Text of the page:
The work, which was designed to “heighten awareness of the sights and sounds that surround us every day,” took place among the Arboretum’s Oak and Azalea Collection—one of my favorite areas of the Arboretum for its proximity to the Explorer’s Garden, Birch and the world renowned Lilac Collection. Meditative at times and energizing in others, participants in the Boston presentation of this work were encouraged to walk throughout the entire Oak and Azalea Collection to form a personal connection to the work and the natural beauty of the arboretum.

The roaring wind, the birds chirping and the chit-chatter of those in attendance made for a magical afternoon among the tall oaks and the azaleas. I got there early, roamed around for a bit, took lots of photos and saw many familiar faces among the hundreds of people in attendance. It is has widely been written that nature and music have many healing properties, especially when combined as in John Luther Adams’ work Inuksuit. In context to the events of Sunday morning, Luther Adams’ work gained a new layer of meaning and those of us in attendance have started the healing process with nature and music.

All photos by the author.

Inuksuit (27)

Inuksuit (23)

Inuksuit (22)

Inuksuit (29)

Inuksuit (24)

Inuksuit (1)

Inuksuit (2)

Inuksuit (3)

Inuksuit (4)

Inuksuit (5)

Inuksuit (6)

Inuksuit (7)

Inuksuit (9)

Inuksuit (10)

Inuksuit (11)

Inuksuit (12)

Inuksuit (13)

Inuksuit (14)

Inuksuit (15)

Inuksuit (16)

Inuksuit (17)

Inuksuit (18)

Inuksuit (19)

Inuksuit (20)

Inuksuit (21)

Inuksuit (25)

Inuksuit (26)

Inuksuit (28)

Inuksuit (30)

Inuksuit (31)

Inuksuit (32)

Inuksuit (33)

Inuksuit (34)

Inuksuit (35)

Inuksuit (36)

Inuksuit (37)

Inuksuit (38)

Inuksuit (39)

Inuksuit (40)

Inuksuit (41)

Inuksuit (42)

Inuksuit (43)

Inuksuit (44)

Inuksuit (45)

Inuksuit (48)
















Exploring the Landscapes and Structures of Boston with Common Boston

As I wrote last week, Common Boston held its first “open house” festival in Boston this past weekend and I had to take part in it. The format for this year’s festival was different than anything the organization had ever done before and while I had seen all but three of the buildings on this year’s list, I still opted to explore buildings and the landscapes I was already familiar with. I wanted a fresh take on the landscapes that have come to define the cities of Boston and Brookline, especially those landscapes designed by Frederick Law Olmsted and his firm.

From Dorchester where I live—just two blocks away from Olmsted’s crowning jewel in Boston, Franklin Park—I boarded two buses and a Green Line trolley and walked up a hill in a neighborhood of Brookline once part of Boston. Walking up Cypress Street and Warren Street in the Green Hill section of Brookline, I was reminded of how important the elements of anticipation and surprise are in the landscapes designed by the Olmsted firm. While those streets mentioned above with their Colonial Revival, Shingle Style and Arts and Crafts houses were not designed by the Olmsted firm, their picturesque vistas definitely contribute to the anticipation and eventually, the grand reveal of Fairsted, the Frederick Law Olmsted National Historic Site.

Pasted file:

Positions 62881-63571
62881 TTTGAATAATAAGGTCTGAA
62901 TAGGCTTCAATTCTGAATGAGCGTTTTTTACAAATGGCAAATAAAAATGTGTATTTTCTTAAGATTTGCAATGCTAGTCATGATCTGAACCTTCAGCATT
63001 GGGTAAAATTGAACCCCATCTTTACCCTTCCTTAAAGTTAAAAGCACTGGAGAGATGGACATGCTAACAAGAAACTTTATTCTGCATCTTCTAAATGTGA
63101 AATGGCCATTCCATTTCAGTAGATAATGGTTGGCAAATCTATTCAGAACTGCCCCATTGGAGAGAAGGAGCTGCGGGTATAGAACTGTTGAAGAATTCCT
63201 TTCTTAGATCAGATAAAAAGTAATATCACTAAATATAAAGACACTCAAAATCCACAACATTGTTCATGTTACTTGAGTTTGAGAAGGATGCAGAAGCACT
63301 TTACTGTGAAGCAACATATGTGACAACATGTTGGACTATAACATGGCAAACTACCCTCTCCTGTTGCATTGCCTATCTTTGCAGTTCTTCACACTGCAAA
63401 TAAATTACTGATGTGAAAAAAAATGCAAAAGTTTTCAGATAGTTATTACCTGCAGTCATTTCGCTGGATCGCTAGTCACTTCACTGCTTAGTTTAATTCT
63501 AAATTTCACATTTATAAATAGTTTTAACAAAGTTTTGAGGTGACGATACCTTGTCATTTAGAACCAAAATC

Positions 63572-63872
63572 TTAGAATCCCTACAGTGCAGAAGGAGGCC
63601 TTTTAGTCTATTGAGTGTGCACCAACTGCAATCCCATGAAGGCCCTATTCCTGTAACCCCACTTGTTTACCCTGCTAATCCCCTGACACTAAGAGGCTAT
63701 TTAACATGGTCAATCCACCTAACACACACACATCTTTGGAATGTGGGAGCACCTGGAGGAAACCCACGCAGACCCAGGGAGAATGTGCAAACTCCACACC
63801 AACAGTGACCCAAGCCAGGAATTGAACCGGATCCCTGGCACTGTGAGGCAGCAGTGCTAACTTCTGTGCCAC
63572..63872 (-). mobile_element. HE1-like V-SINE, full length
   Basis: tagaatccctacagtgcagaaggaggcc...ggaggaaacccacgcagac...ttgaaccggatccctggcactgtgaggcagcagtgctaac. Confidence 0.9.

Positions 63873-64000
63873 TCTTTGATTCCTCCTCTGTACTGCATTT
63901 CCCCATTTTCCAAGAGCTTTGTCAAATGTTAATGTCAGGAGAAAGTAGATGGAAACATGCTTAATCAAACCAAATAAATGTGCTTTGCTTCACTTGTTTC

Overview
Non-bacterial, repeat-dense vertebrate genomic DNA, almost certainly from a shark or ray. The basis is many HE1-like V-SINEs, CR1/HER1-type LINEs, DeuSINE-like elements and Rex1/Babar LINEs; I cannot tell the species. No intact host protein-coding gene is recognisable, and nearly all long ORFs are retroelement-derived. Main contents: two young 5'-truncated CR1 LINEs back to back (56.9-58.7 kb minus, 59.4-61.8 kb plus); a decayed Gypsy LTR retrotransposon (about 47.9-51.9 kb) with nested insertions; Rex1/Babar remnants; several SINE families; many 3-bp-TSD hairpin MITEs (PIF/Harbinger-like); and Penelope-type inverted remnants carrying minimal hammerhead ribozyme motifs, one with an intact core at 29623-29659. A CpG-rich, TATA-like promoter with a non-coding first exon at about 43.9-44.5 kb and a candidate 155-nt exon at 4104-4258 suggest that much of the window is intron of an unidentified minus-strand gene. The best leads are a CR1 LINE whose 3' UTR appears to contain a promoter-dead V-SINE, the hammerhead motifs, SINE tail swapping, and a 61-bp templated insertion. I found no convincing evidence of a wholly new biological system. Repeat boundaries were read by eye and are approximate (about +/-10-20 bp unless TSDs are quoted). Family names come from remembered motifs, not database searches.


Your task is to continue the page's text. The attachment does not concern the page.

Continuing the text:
The last time I visited Fairsted was in 2009 and the landscape and the 1810 farmhouse were undergoing an extensive restoration. I didn’t get to see as much as I would have liked, since my visit was part of a class I was taking at that time at Boston University. As of 2014, the home and studio of one of the country’s most influential landscape designers is once again open to the public with guided and self-guided tours that offer a fresh perspective on the work of Frederick Law Olmsted.

Rather than take a left on Walnut Street as my Google Maps app instructed me to, I took a right to see the Principal Gatehouse—a two-story Renaissance Revival structure flanking the northern-most point of the Brookline Reservoir. The reservoir was constructed in 1848 by the City of Boston as part of its public water supply and the structure has been listed on the National Register of Historic Places. Its stonework—according to the nomination report for designation as National Historic Landmark—recalls the work executed under architects Solomon Willard, Alexander Parris and Gridley J. F. Bryant.